Saturday, May 21, 2022

Council’s Paid Parking Project Has Seen One Reversal After Another

It would not be unfair to suggest that Council’s paid parking pilot project has been a muddled mess since its very inception, and this week Council yet again reversed course on their own plan.

In November of 2021, I wrote that members of Council were requesting so many exemptions from their planned expansion of the program from Memorial Park last year to include the harbour and David Johnston Park this year, that I wondered if it’s worth doing at all. On Monday members of Council arrived at the conclusion that they were biting off more than they could chew, and they backed away from the expansion they had approved just a few months prior.

As I have written previously regarding this issue, this has been a council initiative from the very beginning, and it has been a mess. As I wrote in May of last year, the paid parking debacle shows why Council shouldn’t shoot from the hip.

At Monday’s council meeting we witnessed the falling apart of a poorly cobbled together plan after Council stomped on the brake and made a U-turn away from their own paid parking pilot project, and ultimately limited the pilot project to just Memorial Park, not all of Meaford’s parks and green spaces, as was the original plan,” I wrote last spring, when Council had backed away from its own plan, and not for the last time.

The paid parking pilot project was born during Council’s budget deliberations for 2021. Council, seeking ways to generate revenue in hopes of lessening the burden on municipal ratepayers, asked staff to explore the potential for a paid parking program and requested a report.

At that time Council had given initial approval to an option provided by staff that would implement a fee for parking at all municipal parking lots located at parks and open spaces. Residents of the municipality as well as boaters with slips at the harbour and campers at Memorial Park would not have been required to pay for parking with the option chosen by Council.

In the months that followed, Council began hearing from residents about the plan, and many weren’t happy. So when it came time for Council to give final approval for the pilot project, suddenly, with no warning to staff, Council reversed course and opted instead to limit the pilot project to just Memorial Park.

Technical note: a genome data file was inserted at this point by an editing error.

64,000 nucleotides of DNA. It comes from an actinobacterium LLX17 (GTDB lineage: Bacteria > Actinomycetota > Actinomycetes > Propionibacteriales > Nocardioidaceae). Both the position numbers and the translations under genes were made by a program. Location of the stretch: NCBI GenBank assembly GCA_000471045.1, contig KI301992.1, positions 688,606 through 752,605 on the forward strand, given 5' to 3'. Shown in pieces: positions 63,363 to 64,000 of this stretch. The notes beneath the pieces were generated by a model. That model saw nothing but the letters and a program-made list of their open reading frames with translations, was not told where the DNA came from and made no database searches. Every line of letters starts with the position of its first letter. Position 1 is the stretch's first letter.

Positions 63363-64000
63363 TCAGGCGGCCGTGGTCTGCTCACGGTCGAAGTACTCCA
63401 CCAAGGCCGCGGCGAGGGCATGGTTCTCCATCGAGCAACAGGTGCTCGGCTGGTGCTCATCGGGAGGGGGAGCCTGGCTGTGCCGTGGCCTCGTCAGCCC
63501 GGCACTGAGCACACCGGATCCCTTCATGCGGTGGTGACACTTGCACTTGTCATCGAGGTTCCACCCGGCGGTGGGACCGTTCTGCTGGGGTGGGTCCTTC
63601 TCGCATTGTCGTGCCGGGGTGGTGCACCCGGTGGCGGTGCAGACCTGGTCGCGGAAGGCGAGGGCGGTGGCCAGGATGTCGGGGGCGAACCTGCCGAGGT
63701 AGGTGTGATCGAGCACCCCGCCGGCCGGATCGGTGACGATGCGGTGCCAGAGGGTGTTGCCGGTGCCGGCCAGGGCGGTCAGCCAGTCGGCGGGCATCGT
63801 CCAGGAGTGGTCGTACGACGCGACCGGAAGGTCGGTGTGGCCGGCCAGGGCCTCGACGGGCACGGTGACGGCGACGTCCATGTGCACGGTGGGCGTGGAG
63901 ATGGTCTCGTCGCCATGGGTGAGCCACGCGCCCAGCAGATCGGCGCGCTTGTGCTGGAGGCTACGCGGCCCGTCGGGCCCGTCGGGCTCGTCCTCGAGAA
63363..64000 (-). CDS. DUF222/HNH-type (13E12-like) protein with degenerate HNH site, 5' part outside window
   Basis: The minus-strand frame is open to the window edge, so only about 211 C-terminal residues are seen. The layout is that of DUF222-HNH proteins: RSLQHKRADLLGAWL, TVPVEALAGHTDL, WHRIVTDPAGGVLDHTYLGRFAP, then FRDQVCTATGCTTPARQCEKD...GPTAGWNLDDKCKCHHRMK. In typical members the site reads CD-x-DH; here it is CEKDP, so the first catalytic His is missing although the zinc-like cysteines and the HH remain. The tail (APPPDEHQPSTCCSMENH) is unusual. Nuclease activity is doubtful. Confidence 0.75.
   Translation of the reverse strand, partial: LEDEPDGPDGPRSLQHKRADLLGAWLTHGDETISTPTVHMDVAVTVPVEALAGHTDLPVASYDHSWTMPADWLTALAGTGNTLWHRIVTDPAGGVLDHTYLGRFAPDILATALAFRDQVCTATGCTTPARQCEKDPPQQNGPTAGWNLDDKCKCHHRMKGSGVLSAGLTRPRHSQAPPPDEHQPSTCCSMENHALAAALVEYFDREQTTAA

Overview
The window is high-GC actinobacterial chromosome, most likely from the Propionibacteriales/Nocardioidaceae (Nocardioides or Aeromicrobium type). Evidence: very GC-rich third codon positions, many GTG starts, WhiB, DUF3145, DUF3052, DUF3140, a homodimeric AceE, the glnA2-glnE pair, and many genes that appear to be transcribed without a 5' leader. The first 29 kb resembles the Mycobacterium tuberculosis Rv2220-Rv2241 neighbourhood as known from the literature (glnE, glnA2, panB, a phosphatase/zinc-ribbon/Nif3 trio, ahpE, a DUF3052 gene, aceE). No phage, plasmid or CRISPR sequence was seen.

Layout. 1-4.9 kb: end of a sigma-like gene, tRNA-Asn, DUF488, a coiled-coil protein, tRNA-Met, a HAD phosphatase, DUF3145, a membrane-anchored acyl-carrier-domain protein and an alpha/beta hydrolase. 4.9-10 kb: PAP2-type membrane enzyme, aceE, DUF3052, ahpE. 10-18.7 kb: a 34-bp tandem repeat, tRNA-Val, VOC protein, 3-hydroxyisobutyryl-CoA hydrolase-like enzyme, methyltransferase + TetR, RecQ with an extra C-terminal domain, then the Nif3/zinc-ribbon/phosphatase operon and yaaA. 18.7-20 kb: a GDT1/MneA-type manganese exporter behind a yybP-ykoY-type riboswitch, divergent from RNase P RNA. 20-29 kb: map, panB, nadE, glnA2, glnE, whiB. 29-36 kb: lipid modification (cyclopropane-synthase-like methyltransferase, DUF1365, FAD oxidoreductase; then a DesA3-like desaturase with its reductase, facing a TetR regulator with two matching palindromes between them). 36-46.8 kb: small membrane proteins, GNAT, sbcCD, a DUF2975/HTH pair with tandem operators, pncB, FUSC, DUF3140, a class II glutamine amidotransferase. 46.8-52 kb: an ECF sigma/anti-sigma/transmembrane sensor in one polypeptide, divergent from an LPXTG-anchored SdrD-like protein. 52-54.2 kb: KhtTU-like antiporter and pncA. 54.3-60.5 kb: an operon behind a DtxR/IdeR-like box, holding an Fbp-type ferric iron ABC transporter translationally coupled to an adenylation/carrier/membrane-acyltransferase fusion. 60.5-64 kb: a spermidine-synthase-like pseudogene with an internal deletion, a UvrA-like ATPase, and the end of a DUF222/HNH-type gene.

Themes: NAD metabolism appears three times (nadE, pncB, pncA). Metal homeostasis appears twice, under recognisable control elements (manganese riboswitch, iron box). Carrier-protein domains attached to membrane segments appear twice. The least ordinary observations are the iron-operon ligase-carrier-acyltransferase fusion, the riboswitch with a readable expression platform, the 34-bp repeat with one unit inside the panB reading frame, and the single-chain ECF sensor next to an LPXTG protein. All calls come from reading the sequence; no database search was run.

I can’t say that I was surprised to see the proposed pilot project experience resistance from Meaford residents; the proposal seemed to come out of the blue, because it did. In November of 2020, a council desperate to reduce the required rate increase in 2021 as much as possible sought to find ways to shift some of the burden from Meaford ratepayers and onto visitors to this community who use our parks, our trash cans, and public washrooms.

In November of 2021, Council voted in favour of expanding the paid parking program this year to include the harbour and David Johnston Park. The plan was included in the 2022 budget, and then mere minutes after approving the 2022 budgets on Monday, February 14, Council made another surprise decision to back away from their own plan once again, making all of the work they had put staff through rendered useless, and Council instead voted on a new motion to leave things as they are for 2022 with the paid parking pilot project to continue at Memorial Park only.

As I wrote last year, “Nobody asked for a paid parking program other than Council, yet Council has seemed to fight the project in some form or fashion from the outset. Again, the job of a municipal councillor is one of frustration and little in the way of thanks, but local councils all too often create issues for themselves that need not exist, and the paid parking initiative is one of those issues.”

Council’s intentions might have been pure in November of 2020 when they drummed up the paid parking proposal; they were doing what ratepayers have been asking – find ways to lessen the burden, but what has followed has been one reversal after another as Council has bowed to public pressure and reversed course time after time.

Personally I have no opinion on paid parking, though I will say that the plan all along has been for Meaford residents to be exempt from having to pay for parking, and I don’t think a $10 parking fee would discourage the GTA tourists that we are trying to attract, as paying for parking is part of their daily lives, and 10 bucks would likely be seen as a bargain. But sometimes councils have to be brave and they have to stick to their convictions, but that is not what we have seen on this issue. Instead we have seen a weak council seemingly afraid to move forward with their own plan for fear of upsetting voters. A tough situation to be sure.

Council has nobody to blame but themselves when it comes to the paid parking pilot project, but the cost (though minor) of Council’s inability to stick their own plan will be on the backs of Meaford ratepayers.

 

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